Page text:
A divorce can have many affects on children. They often irrationally blame themselves for their parents’ troubles. Although it is rarely their fault, several studies have shown that this self blame is a common reaction when faced with this situation. They feel the stress of the separation so it can disrupt their lives, including their schooling if they are constantly distracted by events at home. Most children are upset when their parents are going through a divorce, especially when they don’t understand the reasons for it. All the changes happening in their lives can make them insecure. They don’t always know what the future has in store; they may be wondering which parent they will live with, and how often they will see their other parent. They may also worry that they will not be wanted by either. The whole episode can be very confusing and stressful; especially for children old enough to understand what is happening, but not old enough to really understand why.
Throughout a divorce process there are difficulties to get through, for both parents and children. Family law can be complex, with family law solicitors fighting it out on behalf of their clients. It can therefore be a battle between the two parents. Children may suddenly see what they used to consider a team as being opponent, and this will further hit home the negative thoughts they may be having. It is much better for children if the divorce process is dealt with amicably.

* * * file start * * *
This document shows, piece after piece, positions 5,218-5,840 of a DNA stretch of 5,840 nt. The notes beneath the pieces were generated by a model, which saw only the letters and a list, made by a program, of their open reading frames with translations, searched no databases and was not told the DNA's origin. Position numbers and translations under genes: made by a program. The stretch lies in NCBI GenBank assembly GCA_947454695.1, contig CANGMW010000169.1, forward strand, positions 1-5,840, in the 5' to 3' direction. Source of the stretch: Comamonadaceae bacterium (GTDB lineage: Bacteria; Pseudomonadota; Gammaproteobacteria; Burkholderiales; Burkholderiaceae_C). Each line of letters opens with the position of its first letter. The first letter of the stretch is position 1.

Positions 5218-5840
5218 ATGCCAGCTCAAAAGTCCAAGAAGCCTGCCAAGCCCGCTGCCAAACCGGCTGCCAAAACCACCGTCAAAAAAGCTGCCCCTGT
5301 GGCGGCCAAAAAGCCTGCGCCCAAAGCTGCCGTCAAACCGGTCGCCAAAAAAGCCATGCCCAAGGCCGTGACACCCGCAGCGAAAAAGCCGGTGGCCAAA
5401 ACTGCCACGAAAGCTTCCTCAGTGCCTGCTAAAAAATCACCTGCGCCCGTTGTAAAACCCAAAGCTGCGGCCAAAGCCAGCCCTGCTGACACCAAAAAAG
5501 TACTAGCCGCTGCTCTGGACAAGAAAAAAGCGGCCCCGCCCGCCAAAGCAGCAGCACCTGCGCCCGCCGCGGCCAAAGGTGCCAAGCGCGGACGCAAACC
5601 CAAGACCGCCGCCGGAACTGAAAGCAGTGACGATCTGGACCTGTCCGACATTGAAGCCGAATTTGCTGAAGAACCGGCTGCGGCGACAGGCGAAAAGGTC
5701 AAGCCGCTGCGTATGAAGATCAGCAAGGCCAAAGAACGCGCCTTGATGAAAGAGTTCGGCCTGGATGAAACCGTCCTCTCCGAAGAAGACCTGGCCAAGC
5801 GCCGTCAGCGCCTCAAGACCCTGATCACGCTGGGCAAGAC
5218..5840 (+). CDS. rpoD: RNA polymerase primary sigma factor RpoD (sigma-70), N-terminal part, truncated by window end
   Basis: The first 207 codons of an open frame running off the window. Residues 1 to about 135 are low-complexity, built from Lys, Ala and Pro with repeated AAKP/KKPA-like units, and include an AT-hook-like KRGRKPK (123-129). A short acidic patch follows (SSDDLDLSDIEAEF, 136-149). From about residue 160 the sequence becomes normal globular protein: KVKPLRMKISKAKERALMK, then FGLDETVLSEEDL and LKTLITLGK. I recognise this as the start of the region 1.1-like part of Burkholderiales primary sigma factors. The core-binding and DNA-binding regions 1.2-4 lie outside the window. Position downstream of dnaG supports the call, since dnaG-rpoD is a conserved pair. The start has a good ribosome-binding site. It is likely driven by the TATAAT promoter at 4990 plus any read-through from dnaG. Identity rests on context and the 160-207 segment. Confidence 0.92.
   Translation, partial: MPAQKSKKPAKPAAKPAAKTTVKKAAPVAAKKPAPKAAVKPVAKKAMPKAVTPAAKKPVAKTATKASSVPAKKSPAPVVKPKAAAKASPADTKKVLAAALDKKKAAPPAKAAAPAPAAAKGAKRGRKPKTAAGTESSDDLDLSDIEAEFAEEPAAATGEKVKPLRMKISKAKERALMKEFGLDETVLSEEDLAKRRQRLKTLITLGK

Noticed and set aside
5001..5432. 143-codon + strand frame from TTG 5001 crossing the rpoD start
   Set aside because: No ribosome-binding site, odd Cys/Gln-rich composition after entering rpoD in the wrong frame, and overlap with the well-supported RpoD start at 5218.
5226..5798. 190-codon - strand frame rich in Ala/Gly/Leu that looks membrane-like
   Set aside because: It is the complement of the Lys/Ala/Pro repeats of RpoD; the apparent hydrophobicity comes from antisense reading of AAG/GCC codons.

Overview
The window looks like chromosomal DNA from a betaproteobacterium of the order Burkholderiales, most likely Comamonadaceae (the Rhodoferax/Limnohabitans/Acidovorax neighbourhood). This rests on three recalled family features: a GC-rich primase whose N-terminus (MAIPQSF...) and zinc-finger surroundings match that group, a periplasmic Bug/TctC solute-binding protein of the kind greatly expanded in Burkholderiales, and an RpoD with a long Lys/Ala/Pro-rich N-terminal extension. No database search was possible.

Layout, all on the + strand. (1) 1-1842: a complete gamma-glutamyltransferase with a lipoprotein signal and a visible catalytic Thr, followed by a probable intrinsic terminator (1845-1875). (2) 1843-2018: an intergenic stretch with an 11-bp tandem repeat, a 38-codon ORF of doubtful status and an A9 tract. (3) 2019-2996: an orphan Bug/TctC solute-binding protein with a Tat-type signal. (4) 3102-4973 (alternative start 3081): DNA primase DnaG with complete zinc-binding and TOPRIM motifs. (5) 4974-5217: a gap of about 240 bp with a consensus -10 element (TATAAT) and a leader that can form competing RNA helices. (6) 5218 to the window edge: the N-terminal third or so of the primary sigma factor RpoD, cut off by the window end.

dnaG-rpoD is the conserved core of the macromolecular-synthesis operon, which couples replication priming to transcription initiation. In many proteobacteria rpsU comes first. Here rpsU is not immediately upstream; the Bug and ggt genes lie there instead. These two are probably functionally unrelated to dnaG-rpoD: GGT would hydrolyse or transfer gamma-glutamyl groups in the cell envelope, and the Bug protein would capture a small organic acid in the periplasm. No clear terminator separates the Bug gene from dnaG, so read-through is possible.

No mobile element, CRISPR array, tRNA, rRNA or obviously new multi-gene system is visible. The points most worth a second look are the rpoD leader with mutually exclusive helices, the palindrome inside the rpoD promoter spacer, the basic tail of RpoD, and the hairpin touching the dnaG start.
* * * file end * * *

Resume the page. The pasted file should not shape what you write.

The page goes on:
Some say that a divorce can never be a positive thing, but others argue that in some families divorce can be the best solution, including for children. If they are constantly arguing this does children no good anyway, so it may be better to separate. It can be the better of two evils rather than being bought up in an unhappy household.
A divorce is always going to cause some stress and unease but it doesn’t have to be as difficult as it can be. If parents can still get along as best as possible, especially in front of children, then it can be significantly easier, and children won’t be as adversely affected. Parents shouldn’t blame each other in front of children, either while going through the separation process or after it has gone through.
After a divorce things will be different, but if dealt with well children can get into a new routine relatively quickly. Where possible both parents should be involved in their upbringing, and children should see them both regularly. Parents should not talk about the other parent in negative language as this will only cause upset.
Andrew Marshall © FLIP’s team of expert Family Law Solicitors serve clients who want an ethical approach to their divorce and separation to minimise damage and move on with their lives.